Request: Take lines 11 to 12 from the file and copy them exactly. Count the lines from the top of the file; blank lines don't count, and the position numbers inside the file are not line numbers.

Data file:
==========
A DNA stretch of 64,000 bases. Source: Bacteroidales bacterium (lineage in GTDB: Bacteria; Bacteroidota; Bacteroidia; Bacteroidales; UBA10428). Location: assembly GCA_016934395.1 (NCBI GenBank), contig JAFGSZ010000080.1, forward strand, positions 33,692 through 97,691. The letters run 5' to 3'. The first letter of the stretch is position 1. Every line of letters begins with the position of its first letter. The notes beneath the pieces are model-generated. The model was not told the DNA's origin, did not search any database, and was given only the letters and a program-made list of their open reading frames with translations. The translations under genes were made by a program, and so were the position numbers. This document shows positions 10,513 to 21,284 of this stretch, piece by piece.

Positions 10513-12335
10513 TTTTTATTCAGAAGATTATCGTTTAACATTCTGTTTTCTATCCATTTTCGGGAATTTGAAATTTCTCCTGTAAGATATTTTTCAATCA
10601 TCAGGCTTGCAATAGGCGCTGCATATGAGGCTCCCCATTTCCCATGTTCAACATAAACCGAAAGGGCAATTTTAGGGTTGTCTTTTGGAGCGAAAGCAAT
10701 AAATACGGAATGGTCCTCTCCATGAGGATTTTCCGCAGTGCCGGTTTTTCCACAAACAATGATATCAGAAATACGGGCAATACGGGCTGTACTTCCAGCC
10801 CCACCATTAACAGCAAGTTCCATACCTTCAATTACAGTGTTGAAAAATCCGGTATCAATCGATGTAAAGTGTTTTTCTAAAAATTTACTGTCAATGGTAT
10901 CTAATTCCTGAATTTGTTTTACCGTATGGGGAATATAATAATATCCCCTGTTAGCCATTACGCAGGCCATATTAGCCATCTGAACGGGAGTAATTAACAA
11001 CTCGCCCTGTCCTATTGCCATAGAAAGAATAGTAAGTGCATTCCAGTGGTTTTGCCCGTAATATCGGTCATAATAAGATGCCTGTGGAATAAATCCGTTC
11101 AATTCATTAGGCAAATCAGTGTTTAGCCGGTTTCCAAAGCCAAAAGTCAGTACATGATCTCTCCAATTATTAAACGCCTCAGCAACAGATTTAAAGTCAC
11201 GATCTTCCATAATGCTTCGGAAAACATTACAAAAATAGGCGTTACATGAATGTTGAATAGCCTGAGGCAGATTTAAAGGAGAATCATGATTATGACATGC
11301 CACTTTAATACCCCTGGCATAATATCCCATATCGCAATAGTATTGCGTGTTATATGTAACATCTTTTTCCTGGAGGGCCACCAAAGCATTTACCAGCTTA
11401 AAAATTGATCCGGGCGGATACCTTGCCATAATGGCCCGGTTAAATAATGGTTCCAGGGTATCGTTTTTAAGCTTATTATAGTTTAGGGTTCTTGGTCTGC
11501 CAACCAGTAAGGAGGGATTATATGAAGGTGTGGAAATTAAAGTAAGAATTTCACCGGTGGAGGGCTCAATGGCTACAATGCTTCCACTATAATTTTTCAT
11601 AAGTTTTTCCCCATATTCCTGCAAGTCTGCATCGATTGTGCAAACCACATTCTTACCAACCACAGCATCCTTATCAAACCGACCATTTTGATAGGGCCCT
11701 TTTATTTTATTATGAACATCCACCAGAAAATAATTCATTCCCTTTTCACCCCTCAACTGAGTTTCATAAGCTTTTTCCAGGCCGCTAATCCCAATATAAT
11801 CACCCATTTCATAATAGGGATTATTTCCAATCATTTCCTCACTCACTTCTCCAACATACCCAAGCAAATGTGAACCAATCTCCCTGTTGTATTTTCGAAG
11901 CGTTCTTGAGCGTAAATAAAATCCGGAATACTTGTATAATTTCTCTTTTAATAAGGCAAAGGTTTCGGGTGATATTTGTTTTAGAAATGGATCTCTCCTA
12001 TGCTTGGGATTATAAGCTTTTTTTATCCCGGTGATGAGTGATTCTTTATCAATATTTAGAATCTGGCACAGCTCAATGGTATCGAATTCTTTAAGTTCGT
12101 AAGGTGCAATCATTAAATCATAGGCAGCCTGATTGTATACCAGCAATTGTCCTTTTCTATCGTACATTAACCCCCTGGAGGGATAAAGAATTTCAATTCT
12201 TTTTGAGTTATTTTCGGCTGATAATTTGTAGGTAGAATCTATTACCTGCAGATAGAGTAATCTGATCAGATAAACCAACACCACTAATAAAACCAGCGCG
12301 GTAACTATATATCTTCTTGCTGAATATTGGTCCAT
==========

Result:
11301 CACTTTAATACCCCTGGCATAATATCCCATATCGCAATAGTATTGCGTGTTATATGTAACATCTTTTTCCTGGAGGGCCACCAAAGCATTTACCAGCTTA
11401 AAAATTGATCCGGGCGGATACCTTGCCATAATGGCCCGGTTAAATAATGGTTCCAGGGTATCGTTTTTAAGCTTATTATAGTTTAGGGTTCTTGGTCTGC